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why Are my budgie's feet cold?

Why Does My Budgie Have Cold Feet?

Cold feet can mean a budgie has been standing on a chilly surface, the room temperature has dropped, or it has finished bathing. Sometimes, cold extremities can be due to malnourishment or stress.

When malnourished, a budgie can’t maintain its fast-paced metabolism, which normally keeps its feet warm. An illness or stress can disrupt a budgie’s circulation, leading to cold extremities.

If the budgie is uncomfortable with the low temperature of its feet, it’ll puff up its feathers and tuck one foot at a time under its feathers to warm them up.

Why Are My Budgie’s Feet Cold?

Most budgies have warm feet, but that doesn’t mean cold feet are bad.

As with any living creature, no part of a budgie’s body remains perfectly consistent temperature at all times. So, your budgie’s feet might get cold occasionally.

The budgie should warm back up and keep its overall average body temperature at 104-106 degrees Fahrenheit. As long as it’s usually in this temperature range, your budgie is likely healthy.

However, there are times when cold feet aren’t just a random, normal dip. If your budgie’s feet stay cold constantly, or it manifests symptoms like shaking and lethargy, this is a negative sign.

Let’s explore all the reasons why budgies’ feet get cold:

Cold Room

If your budgie’s feet are cold, it may be as simple as the room around it being cold. Just like humans, budgies only direct a small portion of their overall blood supply to their extremities.

While the budgie’s abdomen might be cozy and warm, especially under all those feathers, the legs won’t be. These body parts have thinner skin, a limited blood supply, and no feathers.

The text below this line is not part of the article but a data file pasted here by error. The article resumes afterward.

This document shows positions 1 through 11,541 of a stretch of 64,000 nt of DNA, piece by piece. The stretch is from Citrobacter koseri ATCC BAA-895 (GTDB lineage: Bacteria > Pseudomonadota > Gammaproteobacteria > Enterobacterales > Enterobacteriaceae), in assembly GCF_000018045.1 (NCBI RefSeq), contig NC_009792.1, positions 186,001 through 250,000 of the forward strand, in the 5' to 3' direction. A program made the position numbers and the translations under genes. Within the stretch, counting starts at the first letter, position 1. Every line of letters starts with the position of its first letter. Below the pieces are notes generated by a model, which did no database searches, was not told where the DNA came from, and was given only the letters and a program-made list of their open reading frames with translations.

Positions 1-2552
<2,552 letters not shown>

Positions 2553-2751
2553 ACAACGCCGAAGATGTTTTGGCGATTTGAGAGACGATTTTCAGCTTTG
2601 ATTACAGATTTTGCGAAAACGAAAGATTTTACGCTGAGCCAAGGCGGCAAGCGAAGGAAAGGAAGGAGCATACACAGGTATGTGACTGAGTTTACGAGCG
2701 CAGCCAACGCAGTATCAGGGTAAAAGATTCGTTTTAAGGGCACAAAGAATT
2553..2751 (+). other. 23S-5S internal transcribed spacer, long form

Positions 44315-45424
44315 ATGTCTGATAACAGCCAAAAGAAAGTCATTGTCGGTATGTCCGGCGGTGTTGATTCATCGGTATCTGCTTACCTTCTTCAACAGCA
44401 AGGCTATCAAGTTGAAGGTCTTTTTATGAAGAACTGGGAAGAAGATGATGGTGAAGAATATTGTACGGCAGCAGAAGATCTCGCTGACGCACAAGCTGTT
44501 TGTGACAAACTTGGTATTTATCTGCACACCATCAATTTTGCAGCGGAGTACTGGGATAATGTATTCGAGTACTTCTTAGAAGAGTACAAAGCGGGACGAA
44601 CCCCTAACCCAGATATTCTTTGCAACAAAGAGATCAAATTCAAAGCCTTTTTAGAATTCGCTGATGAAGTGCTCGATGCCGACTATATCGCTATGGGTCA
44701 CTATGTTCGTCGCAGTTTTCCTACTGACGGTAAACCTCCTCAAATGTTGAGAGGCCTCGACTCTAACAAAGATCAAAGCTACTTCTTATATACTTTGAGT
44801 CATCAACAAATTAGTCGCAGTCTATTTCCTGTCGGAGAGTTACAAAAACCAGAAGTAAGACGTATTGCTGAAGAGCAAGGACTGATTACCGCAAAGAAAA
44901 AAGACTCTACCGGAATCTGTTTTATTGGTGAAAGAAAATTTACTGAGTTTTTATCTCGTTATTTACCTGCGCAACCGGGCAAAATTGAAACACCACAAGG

This will cause the budgie to have colder feet than you’d expect, but it isn’t dangerous. If the budgie gets uncomfortable, it’ll lift one of its feet and tuck it into its plumage.


Bathing may have brought the budgie’s internal temperature down slightly. Even if the water was perfect, some airflow to wet skin or feathers will cool down a budgie’s feet.

Budgies prioritize drying out their feathers and preening so that they can stay warm. However, nothing can be done about the feet, so they need to dry naturally.


If the budgie is underfed or eats low-nutrition food, its entire body will deteriorate. Without the right fuel, it’s much harder for budgies to maintain their metabolism, energy levels, and immune system.

This will lower its heart rate, slow down its activity levels, and cause poor circulation. Collectively, this can drop your budgie’s overall temperature.


Usually, stress will increase your budgie’s overall body temperature, giving it extra warm feet.

However, if the stress goes on long-term, you may find that the opposite happens. It’ll begin deteriorating from the stress, and its body heat will decline.

Stress can be caused by environmental changes, loud noises, animals, children messing around the cage, and bright lights. If your budgie is fearful and its feet become cold, it’s a warning sign.